Fifth Sunday of Lent | They Made Her Stand in the Middle
BY FR. BRYAN MASSINGALE | April 7, 2019
Fifth Sunday of Lent
Reflexión en Español
Today’s Gospel is often called, “The Woman Caught in Adultery.” Yet, a line now leaps out for me: “They made her stand in the middle.” The crowd of men forced her to stand in the midst of an angry mob who wanted to kill her. It wasn’t enough to execute her in a way calculated to inflict unimaginable pain. They wanted to shame her, to parade her as a wanton transgressor of male property rights—for that is how “adultery” was commonly defined at this time. (Which is probably why she alone is singled out for punishment, even though it takes two to commit this act).
The violence of the passage intensifies as we see that her public humiliation was only a means to another end: to get at Jesus and bring a charge against him. The emotional abuse and physical violence against this woman is but the pretext to find some way to threaten a man who dared to live outside of the bounds prescribed by his faith and culture.
This Gospel’s traditional title fixates on the woman’s wrong-doing, leading many preachers to focus on the dangers of uncommitted sex and Jesus’s final exhortation, “From now on, do not sin anymore.” But this misses the more insidious brokenness of a society and faith that would sacrifice a woman’s well-being to shore up the value of men and enforce proper male behavior.
The renowned theologian, Elizabeth Johnson, notes that the problem is not that Jesus was a man, but that more men are not like Jesus. Jesus is a model of authentic masculinity. He invites women to see themselves in a light other than what a broken society and faith reflect to them. He challenges men to value women as genuine equals. His spirit inspires the “new things” that God is doing through movements that strive for more just societies that foster the well-being of all, regardless of gender.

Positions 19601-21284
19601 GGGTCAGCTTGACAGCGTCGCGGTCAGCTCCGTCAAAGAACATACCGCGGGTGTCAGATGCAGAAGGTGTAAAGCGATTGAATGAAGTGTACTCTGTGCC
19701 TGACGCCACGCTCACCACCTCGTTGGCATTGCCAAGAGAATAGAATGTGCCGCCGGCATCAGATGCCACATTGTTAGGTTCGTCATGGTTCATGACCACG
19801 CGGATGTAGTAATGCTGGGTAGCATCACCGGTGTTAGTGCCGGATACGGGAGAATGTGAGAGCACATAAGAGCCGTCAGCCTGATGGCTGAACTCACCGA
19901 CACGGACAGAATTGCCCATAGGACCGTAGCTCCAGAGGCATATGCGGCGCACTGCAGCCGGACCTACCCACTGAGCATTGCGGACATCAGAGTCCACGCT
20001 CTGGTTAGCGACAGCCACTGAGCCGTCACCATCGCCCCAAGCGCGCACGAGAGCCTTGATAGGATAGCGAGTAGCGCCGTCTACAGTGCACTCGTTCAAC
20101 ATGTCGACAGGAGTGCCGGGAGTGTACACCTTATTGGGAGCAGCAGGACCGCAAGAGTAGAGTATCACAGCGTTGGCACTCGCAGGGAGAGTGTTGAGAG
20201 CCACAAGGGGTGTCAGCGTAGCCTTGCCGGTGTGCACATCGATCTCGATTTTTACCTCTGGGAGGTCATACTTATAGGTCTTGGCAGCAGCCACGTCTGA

Fr. Bryan Massingale is a professor of theological and social ethics at Fordham University in New York. His work focuses on the intersections of race, sexuality, and faith. He is the author of Racial Justice and the Catholic Church. An award-winning author and teacher, he lectures on social justice both nationally and internationally, and was a keynote speaker at the 2017 Ignatian Family Teach-In for Justice.
El P. Bryan Massingale es profesor de ética social y teológica en la Universidad de Fordham en Nueva York. Su investigación se centra en la relación entre raza, sexualidad y fe. Es autor del libro Racial Justice and the Catholic Church.
In Jesus women and men of goodwill saw the poweer of God.
Jesus Wrote on the ground.’(John8:6 -8). This is the only time when Jesus wrote. What did Jesus Write? Tradition tells us that Jesus Wrote in the Quabbalah language. The sins of every accuser were written on the ground. When the accuser read the writing, he read, ‘You are guilty of this sin. If you cast the stone, before the stone reaches her you will die.’ This led to all the accusers discarding their stones and walking away.
What if it was a case of mistaken identity, or an angry husband and she never did what she was accused of. We never hear her side of the story. Only the men are believed.